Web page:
ADP setting expectations
The market seems to have found a support area. Yesterday we hung around the supports, waiting for the next shoe to drop – either to rally or to see a continued sell off. It’s a waiting game for next FOMC meeting in October and as we wait – the market is coiled to move and will – when and if another Fed member makes a public statement about whether or not they will hike rates. Everyone has an opinion; even President Clinton talked about it and was glad they didn’t raise rates. There is another factor that will set the expectations, that is economic data. This week we have the Labor Report, but before we get to that we get a preamble of what it maybe via the ADP Private Sector Payrolls.
ADP setting expectations
Today’s ADP report will give us some resolution for the coming Labor Report this Friday, but the bigger question is will it change the expectations for the Fed’s possible rate hike in October or December?
The ADP Report showed the private sector creating 200,000 jobs for September, beating expectations of 194,000. August also showed a slight increase revision of 186,000. The service sector was the strongest job creation with 188,000, while goods production showed only 12,000.
While it is certainly better than expected, the broader concern is the job growth this year vs. last year. In 2014 we were averaging 239,000 jobs a month; in 2015 we have averaged (so far) 195,000 jobs a month. In September 2014 we added 252,000 jobs and saw some strength into the holiday season. Since 2011 we have been in hovering in the 190,000 to 240,000 average per month and growth seems to be stalling.
One has to begin to ask, are we at maximum job creation rate based on the current economic growth rate? How much of the job growth is based on Fed monetary policy and if the Fed starts to raise rates, will that curtail current job growth? Is the current decline in job growth a trend that the economy is slowing again?
Another issue that has been criticized is the amount of part-time vs. full-time job creation. We have seen on several occasions in which full-time jobs actually declined, while part-time jobs increased. While that is not the norm and not a frequent occurrence, any signs of strong part-time growth or temporary growth can give an artificial impression of a stronger labor market.
None of these issues are going unnoticed nor are they opinions, the Federal Reserve has frequently discussed and mentioned these exact issues and continue to level concern about the weakness in the structural labor market. Perhaps one reason they have removed the U3 Unemployment as a measure for determining interest rates is that low unemployment doesn’t equate to strong employment. The Fed has reflected concern about the participation rate, which is at decades low. They have also mentioned concerned about lack of wage growth.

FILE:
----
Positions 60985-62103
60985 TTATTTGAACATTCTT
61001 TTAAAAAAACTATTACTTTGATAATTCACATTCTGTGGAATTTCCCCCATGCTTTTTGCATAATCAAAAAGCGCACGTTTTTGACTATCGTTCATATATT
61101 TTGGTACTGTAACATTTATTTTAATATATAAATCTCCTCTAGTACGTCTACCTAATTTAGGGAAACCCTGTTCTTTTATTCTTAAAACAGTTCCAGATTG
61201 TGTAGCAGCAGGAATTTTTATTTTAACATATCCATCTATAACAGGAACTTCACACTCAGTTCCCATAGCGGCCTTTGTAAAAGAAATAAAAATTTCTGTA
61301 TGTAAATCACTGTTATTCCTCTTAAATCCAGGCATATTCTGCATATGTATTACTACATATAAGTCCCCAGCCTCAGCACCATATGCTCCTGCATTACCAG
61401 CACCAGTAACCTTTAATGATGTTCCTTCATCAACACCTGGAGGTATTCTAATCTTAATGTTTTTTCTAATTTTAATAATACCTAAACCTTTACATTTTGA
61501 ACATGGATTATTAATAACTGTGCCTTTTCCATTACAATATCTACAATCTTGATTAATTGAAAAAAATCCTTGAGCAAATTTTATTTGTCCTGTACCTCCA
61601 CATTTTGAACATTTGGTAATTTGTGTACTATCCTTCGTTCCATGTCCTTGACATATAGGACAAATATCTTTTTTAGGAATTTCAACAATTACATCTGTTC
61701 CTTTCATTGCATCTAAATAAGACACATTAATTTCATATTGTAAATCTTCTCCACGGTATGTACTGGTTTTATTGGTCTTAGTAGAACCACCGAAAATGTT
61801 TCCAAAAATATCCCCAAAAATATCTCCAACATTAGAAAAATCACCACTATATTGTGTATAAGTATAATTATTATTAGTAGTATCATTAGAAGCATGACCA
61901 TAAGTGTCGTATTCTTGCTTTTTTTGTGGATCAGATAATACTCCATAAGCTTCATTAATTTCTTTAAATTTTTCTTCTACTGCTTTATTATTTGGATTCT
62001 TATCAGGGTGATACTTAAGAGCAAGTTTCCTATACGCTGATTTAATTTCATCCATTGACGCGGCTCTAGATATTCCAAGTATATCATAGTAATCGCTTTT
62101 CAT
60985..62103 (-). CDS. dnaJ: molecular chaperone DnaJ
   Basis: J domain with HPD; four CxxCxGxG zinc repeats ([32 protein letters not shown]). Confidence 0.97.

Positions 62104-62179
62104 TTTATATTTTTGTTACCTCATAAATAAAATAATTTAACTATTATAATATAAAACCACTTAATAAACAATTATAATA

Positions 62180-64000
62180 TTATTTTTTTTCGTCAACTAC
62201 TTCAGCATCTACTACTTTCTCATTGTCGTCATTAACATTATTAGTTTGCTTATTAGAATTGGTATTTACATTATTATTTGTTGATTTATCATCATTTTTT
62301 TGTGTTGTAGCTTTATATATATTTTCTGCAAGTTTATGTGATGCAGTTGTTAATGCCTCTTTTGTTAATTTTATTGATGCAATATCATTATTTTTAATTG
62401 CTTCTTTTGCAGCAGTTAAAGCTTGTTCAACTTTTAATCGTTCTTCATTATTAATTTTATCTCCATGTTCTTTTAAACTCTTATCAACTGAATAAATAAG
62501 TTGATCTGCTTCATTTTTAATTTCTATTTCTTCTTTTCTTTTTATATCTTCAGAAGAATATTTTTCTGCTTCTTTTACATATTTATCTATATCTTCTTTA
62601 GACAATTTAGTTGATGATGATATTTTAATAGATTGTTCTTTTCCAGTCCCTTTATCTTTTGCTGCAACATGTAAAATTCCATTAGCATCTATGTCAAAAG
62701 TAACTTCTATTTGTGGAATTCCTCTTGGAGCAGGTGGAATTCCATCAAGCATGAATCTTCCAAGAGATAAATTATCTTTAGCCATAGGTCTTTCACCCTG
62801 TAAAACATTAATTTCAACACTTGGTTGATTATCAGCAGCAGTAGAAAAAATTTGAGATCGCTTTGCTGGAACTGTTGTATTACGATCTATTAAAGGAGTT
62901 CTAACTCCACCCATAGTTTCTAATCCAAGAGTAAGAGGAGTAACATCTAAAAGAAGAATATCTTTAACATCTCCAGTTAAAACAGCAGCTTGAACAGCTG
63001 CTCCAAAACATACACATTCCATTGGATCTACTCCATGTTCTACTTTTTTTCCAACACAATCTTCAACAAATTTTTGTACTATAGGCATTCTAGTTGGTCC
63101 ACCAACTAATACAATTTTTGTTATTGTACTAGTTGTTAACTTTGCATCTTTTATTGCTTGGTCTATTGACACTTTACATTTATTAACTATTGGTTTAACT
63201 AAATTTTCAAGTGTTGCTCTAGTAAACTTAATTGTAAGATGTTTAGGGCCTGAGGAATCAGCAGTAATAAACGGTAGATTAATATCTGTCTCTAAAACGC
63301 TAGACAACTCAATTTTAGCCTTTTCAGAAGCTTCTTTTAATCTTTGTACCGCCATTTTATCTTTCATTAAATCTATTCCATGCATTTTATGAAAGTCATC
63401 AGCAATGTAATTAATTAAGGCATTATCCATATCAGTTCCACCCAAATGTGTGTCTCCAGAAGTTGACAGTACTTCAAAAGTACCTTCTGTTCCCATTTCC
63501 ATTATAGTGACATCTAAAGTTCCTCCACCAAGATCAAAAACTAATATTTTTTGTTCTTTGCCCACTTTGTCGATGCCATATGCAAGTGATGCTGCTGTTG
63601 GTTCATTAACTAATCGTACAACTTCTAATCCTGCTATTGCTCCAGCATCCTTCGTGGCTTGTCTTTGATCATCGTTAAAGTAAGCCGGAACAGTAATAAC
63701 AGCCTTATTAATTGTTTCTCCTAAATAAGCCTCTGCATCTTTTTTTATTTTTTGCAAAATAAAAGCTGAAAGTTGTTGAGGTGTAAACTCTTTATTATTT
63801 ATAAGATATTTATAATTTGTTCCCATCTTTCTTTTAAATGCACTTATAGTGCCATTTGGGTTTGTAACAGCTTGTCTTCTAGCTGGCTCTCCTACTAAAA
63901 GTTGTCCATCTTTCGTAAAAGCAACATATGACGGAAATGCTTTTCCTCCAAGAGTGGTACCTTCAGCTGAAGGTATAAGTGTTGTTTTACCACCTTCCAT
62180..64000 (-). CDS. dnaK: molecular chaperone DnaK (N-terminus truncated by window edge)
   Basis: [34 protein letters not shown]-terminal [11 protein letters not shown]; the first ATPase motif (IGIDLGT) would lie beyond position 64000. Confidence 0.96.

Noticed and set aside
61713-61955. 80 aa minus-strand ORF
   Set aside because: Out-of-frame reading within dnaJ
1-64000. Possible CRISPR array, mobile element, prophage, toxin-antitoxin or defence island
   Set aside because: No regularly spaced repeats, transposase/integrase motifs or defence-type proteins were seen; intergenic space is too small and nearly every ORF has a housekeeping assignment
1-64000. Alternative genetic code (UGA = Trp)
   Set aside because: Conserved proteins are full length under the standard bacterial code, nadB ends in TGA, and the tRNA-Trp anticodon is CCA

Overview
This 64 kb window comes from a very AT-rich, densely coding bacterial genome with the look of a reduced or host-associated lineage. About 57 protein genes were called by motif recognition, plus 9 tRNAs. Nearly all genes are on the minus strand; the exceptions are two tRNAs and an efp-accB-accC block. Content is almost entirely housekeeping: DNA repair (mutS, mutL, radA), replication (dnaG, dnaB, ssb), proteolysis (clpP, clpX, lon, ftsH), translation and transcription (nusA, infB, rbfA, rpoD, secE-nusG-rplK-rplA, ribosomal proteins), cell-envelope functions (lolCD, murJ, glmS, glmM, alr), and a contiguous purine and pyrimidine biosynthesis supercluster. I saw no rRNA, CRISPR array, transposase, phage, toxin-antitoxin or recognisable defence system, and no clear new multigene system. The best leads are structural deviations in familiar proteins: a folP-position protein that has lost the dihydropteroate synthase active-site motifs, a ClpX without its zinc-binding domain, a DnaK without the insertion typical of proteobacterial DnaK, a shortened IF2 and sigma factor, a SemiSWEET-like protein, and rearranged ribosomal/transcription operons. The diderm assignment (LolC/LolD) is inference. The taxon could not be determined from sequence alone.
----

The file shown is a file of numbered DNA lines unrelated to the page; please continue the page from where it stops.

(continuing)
While we are certainly out of the woods from the Great Recession, having created millions of jobs, and unemployment has lowered – all positive trends, we are far from getting back to a robust economy and strong structural employment.
Expectations for the Labor Report are 206,000 new jobs created and 5.1% U3 Unemployment rates. Those are both realistic numbers, but beyond the headline numbers are they structural sound numbers that the economy can build on? That is the question the Fed continues to ask themselves and so far they have NOT been confident to end their asset purchases or increase in the money supply and ultimately raise rates.
Support & Resistance
We look to see a bounce off the 16,000 level and we could see a move up to the 16,300 level. I think resistance will kick in around the 16,300 – 16,400 level. We maybe in a consolidation zone between 16,000 – 16,400 heading into the FOMC meeting.
We are getting a bounce, but look for resistance at 4200. The tech sector has been mixed and I suspect big volatility to remain in this index.
The S&P 500 hit a previous low area down in the 1880 level. We could get back up to 1920 and even 1940 before resistance kicks in. For now I don’t see any reason for a strong rally or for that matter a strong sell off, until we get some confirmation from the Fed – which will be at the October FOMC meeting.
The Russell is telling us a rather depressing story. It is not seeing any strong bounce and is hovering around the lows. Getting back to 1100 is a possibility and if we can get there and close above it with any strength, this would show some confidence in the equity markets. I would look at 1120 as a short-term resistance level if we do get any strong rally.
The job numbers are certainly going to set an expectation and fuel the Fed rate hike debate. Strong numbers will raise expectations the Fed will raise rates, weak numbers will lower expectations of a rate hike, and numbers inline means the debate will rage on with no consensus.
ADP was better than expected, but this year’s job creation average is considerably weaker than 2014 and that is not bringing forth any confidence for the Fed to start raising rates. If we are to believe that jobs are a determining factor or major factor in rate decisions.